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EMBO J. 1982;1(11):1365-72.

Disruption of the keratin filament network during epithelial cell division.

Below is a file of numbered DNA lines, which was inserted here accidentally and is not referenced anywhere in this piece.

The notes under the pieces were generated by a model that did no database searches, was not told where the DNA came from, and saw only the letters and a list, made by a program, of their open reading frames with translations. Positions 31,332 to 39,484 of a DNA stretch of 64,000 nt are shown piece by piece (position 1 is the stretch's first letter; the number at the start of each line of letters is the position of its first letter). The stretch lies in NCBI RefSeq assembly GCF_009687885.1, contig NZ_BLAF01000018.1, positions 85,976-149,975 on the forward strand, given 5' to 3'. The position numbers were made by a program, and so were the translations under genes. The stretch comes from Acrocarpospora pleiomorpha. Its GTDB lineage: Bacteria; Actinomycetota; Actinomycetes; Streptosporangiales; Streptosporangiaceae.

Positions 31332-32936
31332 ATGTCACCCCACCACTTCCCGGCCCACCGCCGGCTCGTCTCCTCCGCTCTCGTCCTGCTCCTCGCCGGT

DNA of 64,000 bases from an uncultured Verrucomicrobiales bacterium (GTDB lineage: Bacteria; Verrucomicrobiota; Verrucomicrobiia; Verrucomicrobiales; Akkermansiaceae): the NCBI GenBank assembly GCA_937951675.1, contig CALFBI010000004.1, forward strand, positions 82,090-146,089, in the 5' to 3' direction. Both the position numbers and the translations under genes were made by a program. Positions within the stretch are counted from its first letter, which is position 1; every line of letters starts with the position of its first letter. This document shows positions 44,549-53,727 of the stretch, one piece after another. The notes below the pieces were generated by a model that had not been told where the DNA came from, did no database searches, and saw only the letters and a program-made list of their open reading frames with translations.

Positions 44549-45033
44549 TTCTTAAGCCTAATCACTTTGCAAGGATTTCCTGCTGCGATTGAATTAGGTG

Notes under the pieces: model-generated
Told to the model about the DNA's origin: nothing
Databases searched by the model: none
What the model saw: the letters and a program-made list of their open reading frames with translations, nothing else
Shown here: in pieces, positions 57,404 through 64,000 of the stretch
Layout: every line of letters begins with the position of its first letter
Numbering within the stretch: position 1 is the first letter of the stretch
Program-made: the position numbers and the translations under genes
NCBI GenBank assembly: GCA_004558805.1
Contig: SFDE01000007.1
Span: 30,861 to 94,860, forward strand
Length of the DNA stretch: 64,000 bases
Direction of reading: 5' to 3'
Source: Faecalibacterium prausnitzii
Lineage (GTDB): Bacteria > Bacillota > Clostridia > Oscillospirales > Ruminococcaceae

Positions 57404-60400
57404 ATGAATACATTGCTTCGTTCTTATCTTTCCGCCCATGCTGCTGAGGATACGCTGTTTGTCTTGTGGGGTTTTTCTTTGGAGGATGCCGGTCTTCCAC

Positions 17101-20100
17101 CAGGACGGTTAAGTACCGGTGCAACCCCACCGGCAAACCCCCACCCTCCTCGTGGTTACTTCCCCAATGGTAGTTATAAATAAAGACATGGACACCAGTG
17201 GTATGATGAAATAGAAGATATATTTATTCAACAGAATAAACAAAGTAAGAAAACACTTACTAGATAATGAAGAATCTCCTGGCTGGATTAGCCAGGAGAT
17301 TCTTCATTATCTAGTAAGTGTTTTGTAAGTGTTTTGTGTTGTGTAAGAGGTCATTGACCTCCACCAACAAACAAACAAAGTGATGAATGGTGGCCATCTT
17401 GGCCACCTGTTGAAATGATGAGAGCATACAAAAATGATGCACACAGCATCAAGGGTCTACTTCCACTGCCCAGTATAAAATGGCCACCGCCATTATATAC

The behaviour of keratin filaments during cell division was examined in a wide range of epithelial lines from several species. Almost half of them show keratin disruption as described previously: by immunofluorescence, filaments are replaced during mitosis by a 'speckled' pattern of discrete cytoplasmic dots. In the electron microscope these ' speckles ' are seen as granules around the cell periphery, just below the actin cortical mesh, with no detectable 10 nm filament structure inside them and no keratin filament bundles in the rest of the cytoplasm. A time course of the filament reorganization was constructed from double immunofluorescence data; filaments are disrupted in prophase, and the filament network is intact again by cytokinesis. The phenomenon is restricted to cells rich in keratin filaments, such as keratinocytes; it is unrelated to the co-existence of vimentin in many of these cells, and vimentin is generally maintained as filaments while the keratin is restructured. Some resistance to the effect may be conferred by an extended cycle time. Filament reorganization takes place within minutes, so that a reversible mechanism seems more likely than one involving de novo protein synthesis, at this metabolically quiet stage of the cell cycle.

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